China’s presence in Angola presents a fascinating case study of China’s oil relationships with African nations, and there is a complex interplay of benefits and challenges. In Angola, China’s presence remains modest relative to that of the Western IOC giants. However, beyond the percentage share of stakes, China’s loan-for-oil deals with Angola represent its growing reach and point to many intangible ramifications. China’s loans are an attractive alternative to those from international institutions that can have democratic-promoting strings attached. One common criticism is that China’s economic policy is resource-driven and goal-oriented; its means-to-an-end, non-interference approach can thus challenge Western countries’ hopes for democratic progress in Angola.
A fundamental question is whether moral responsibility is part of the equation, or whether oil deals are business transactions in essence – one exchange for another. Another is what kind of balance is preferable between Angola’s economic growth and economic development objectives.
These perspectives can be useful for assessing the lens through which observers view China’s Angola policy. There is little doubt that an increase in Angola’s GDP output is necessary to increase its standard of living, but oil-rich countries – Saudi Arabia and Oman, for example – that experience “windfall gains” from oil may need more time to adjust.
Thomas L. Friedman’s “First Law of Petropolitics” posits an inverse relationship between the price of crude oil and the pace of freedom. Yet China also provides Angola with much-needed infrastructure construction, at the opportunity cost of possible transparency and corruption improvements often required of International Monetary Fund assistance. Ian Taylor has remarked that Angolan elites are “deeply appreciative of China’s ‘non-interference’ stance.” Comparatively speaking, the low-interest, condition-free, and infrastructure-friendly Chinese loans remain attractive to the Angolan government.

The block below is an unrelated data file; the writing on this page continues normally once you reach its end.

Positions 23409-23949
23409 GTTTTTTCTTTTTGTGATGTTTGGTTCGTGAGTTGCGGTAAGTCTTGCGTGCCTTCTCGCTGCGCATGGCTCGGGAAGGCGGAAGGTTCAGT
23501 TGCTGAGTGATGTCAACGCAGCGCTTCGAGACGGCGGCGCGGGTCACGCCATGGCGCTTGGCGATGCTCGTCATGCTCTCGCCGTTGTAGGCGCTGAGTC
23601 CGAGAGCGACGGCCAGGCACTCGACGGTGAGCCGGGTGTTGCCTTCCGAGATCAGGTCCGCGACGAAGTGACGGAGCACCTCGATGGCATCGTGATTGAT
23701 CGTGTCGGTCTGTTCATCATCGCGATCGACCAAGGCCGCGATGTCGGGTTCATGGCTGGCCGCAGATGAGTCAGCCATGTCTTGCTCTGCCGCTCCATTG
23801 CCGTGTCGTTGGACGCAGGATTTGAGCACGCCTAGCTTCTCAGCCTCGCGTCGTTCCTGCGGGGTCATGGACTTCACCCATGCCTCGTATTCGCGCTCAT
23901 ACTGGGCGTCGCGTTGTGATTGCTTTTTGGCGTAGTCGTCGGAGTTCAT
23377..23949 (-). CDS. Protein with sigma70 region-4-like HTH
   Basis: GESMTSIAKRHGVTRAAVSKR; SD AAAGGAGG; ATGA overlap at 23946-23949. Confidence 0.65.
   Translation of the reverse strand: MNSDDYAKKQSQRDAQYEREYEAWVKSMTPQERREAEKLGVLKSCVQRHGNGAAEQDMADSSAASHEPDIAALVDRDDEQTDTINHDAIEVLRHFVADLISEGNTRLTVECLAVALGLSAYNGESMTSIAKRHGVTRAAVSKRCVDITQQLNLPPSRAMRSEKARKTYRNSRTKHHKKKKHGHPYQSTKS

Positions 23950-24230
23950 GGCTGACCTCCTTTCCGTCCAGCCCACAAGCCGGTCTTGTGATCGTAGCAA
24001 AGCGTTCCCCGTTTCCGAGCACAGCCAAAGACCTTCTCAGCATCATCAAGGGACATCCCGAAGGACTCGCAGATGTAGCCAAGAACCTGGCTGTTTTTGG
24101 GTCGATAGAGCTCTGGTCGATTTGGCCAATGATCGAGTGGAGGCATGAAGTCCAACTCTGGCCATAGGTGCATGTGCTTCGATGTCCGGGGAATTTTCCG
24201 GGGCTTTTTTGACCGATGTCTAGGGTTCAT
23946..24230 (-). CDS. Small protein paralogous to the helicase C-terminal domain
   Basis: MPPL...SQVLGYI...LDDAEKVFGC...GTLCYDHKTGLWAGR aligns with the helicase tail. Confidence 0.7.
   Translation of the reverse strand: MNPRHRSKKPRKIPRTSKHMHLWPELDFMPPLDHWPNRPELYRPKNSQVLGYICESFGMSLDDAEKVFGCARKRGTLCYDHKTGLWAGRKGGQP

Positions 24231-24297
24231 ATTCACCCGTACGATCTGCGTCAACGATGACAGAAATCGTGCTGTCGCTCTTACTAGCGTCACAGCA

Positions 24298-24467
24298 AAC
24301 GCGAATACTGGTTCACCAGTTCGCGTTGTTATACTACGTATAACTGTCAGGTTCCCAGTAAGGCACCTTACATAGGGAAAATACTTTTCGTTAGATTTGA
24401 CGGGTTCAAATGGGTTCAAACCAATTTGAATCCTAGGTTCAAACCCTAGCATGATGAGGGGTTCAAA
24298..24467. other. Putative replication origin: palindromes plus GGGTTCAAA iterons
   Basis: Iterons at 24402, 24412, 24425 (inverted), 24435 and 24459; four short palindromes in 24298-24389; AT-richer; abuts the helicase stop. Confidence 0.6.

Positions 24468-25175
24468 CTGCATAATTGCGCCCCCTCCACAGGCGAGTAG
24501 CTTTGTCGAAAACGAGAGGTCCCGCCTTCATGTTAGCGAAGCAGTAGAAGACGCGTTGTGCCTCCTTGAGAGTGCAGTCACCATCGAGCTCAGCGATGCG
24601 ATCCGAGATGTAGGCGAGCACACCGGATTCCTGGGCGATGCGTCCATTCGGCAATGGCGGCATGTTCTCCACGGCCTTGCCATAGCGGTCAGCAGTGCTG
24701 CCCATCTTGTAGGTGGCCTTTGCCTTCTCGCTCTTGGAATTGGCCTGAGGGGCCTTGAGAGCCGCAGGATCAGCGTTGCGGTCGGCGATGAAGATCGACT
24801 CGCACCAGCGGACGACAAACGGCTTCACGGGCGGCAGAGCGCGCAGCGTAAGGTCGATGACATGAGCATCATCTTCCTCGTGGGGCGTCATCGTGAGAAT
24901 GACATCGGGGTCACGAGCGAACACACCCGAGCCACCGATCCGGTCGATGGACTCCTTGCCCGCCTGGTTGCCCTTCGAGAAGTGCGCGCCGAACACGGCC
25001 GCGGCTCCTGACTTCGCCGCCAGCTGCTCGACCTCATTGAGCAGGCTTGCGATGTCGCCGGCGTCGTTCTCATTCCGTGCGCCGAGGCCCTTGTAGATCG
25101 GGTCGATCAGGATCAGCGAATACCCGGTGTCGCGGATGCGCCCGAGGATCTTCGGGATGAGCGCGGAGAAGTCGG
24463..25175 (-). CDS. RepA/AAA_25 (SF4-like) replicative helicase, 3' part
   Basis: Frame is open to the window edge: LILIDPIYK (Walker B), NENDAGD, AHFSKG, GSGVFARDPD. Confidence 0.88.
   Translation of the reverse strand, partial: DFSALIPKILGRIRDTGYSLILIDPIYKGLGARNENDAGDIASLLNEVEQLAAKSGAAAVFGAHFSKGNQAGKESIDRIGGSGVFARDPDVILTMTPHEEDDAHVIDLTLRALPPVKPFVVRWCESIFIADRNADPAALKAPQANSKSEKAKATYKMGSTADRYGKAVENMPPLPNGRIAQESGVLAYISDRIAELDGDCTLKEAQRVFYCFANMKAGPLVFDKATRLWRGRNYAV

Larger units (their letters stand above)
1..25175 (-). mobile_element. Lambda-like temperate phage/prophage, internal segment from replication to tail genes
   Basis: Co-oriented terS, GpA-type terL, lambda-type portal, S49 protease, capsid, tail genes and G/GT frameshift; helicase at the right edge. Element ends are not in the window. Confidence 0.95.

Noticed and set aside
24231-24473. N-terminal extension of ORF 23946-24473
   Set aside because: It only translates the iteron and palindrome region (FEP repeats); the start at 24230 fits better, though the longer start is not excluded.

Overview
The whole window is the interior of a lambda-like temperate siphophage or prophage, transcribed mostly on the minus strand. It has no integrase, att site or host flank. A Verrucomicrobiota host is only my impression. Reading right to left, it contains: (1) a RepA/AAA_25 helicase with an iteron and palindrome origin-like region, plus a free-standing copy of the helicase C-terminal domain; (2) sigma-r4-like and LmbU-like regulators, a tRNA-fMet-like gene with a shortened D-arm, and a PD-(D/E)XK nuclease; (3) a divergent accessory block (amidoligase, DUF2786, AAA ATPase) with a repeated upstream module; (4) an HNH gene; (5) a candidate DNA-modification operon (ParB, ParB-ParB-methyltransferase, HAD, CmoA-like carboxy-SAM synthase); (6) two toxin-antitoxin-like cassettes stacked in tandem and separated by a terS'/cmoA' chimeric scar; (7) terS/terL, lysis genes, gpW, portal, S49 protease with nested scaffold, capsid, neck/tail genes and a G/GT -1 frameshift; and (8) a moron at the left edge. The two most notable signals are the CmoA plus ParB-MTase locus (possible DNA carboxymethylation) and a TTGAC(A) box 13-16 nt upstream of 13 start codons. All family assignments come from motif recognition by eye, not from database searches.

From Angola’s side, analysts note that the Angolan government also wishes to diversify both its exports and its trade partners. A 2007 Chatham House paper “Angola and China: A Pragmatic Partnership” found that the African officials interviewed wished to avoid overdependence on China as an economic partner. The Angolan government has also expressed this publically. For example, in 2008, Angolan President dos Santos remarked on the country’s economic relationships that “globalization naturally makes us see the need to diversify international relations and to accept the principle of competition, which has in a dynamic manner, replaced the petrified concept of zones of influence that used to characterize the world.” The People’s Daily also reported that the Angolan Trade Minister Maria Idalina Valente said in January 2011 that Angola’s biggest challenge is diversification of its economy beyond oil.